Optical single-sideband modulator allows terahertz-rate data transmission over optical fiber

Device is useful for high-speed applications such as virtual reality.

Optical single-sideband modulator allows terahertz-rate data transmission over optical fiber
Optical single-sideband modulator allows terahertz-rate data transmission over optical fiber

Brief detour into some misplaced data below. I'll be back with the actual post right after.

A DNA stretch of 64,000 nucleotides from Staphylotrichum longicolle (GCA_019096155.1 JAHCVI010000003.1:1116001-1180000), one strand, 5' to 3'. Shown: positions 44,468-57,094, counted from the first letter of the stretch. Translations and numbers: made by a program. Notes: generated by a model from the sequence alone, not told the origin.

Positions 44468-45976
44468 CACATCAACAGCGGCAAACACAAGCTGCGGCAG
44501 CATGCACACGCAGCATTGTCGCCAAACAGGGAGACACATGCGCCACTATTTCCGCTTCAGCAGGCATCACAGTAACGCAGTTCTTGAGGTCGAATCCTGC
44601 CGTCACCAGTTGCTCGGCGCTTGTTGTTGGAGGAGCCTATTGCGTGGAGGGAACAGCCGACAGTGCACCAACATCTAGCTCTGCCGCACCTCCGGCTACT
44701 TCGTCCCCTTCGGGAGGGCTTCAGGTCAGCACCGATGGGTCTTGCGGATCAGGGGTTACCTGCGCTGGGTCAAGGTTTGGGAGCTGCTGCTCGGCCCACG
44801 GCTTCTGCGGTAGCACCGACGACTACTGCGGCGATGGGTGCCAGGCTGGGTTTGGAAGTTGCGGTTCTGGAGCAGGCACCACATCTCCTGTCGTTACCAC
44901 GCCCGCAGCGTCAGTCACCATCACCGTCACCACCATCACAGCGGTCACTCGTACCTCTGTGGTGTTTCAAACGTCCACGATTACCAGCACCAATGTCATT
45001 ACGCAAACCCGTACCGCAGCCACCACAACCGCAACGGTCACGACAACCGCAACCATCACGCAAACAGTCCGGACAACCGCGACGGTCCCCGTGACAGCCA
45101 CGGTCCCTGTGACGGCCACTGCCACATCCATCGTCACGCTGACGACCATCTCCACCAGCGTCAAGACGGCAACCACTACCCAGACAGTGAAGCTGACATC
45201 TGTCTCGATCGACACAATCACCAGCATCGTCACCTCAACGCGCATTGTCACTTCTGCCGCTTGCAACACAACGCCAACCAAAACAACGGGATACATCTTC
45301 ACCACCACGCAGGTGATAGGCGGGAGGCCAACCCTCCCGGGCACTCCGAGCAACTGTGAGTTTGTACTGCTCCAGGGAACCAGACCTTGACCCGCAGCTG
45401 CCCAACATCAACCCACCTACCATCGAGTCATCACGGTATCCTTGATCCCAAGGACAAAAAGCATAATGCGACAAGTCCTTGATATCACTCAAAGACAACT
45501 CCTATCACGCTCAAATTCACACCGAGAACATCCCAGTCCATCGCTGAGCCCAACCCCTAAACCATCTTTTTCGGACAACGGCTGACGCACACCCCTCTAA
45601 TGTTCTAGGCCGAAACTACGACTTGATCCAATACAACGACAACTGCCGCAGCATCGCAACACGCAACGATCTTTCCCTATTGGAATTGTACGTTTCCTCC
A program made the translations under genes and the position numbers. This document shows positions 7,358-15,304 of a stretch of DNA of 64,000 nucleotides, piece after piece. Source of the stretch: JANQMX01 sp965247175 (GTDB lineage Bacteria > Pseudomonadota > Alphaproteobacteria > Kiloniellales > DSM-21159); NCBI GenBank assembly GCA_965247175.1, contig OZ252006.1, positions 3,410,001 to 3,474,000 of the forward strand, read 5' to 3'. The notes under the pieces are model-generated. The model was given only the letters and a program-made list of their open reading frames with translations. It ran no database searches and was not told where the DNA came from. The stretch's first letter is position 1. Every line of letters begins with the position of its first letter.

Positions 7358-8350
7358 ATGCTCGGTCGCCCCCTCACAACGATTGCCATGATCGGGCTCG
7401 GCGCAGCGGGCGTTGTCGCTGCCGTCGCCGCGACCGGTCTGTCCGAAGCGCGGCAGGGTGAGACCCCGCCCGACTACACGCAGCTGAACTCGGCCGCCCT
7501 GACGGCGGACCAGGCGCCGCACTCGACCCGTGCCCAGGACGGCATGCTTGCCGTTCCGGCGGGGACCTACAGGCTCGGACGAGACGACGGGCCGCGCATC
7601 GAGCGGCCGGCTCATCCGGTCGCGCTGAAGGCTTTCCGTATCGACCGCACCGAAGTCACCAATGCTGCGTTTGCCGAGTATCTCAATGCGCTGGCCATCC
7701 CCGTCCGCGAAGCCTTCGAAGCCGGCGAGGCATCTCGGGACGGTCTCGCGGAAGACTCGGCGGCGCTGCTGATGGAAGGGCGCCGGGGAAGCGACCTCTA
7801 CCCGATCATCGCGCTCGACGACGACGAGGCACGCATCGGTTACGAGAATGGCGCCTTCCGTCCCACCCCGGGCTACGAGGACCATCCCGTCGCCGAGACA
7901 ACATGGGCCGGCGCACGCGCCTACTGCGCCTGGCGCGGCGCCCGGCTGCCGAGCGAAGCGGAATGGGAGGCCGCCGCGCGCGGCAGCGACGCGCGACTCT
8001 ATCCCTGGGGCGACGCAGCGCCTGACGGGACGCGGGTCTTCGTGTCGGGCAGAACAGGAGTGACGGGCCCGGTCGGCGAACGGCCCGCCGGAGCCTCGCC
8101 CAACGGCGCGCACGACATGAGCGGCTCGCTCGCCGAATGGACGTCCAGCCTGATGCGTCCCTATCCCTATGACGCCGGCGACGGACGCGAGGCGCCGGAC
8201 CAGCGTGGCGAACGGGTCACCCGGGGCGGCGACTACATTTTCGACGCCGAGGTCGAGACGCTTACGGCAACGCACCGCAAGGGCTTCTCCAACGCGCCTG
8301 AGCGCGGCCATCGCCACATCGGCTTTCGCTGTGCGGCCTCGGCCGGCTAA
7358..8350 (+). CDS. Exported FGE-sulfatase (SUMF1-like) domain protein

(Image credit: Radboud University) Transmitting data at terahertz frequencies via IR light in optical fibers creates frequency sidebands that interfere with one another, scrambling the signal. However, researchers at Radboud University (Nijmegen, Netherlands) have solved this problem using an optical single-sideband (OSSB) modulator that they developed (shown above), which includes a beamsplitter that splits both IR and terahertz radiation in half.1 In use, a terahertz wave (green) and IR laser light (red) are both split in half by the beamsplitter (gray plane), providing the necessary phase shift of the waves. The laser light is mixed with the terahertz radiation in special crystals (brown planes), and subsequently two sidebands (blue waves) are generated. Both laser light modulations are then coupled by optics in the gray cylinders into optical fiber (tan wires) and combined in a multimode interference (MMI) structure (white MMI plane). The result is that one sideband extinguishes and that the intensity of the other sideband is maximized, solving the problem of terahertz signal distortion in the fiber-optic network. Because terahertz signals in the air are strongly absorbed by water vapor, wireless terahertz communication can mostly only be used for relatively short distances. However, for high-data-rate applications such as virtual reality, terahertz communication needs to happen over longer distances -- which the new OSSB device can facilitate.Useful for virtual reality "Our terahertz OSSB modulator allows us to use the existing fiber-optic network," says Afric Meijer, one of the researchers. "Ultra HD and virtual-reality images can be received or transmitted wirelessly through a terahertz link, just like the petabytes of data in research institutes and hospitals." Source: http://www.ru.nl/english/news-agenda/news/vm/imm/solid-state-physics/2016/terahertz-communication/ REFERENCE: 1. A. S. Meijer et al., Nature Photonics (2016); doi: 10.1038/nphoton.2016.182
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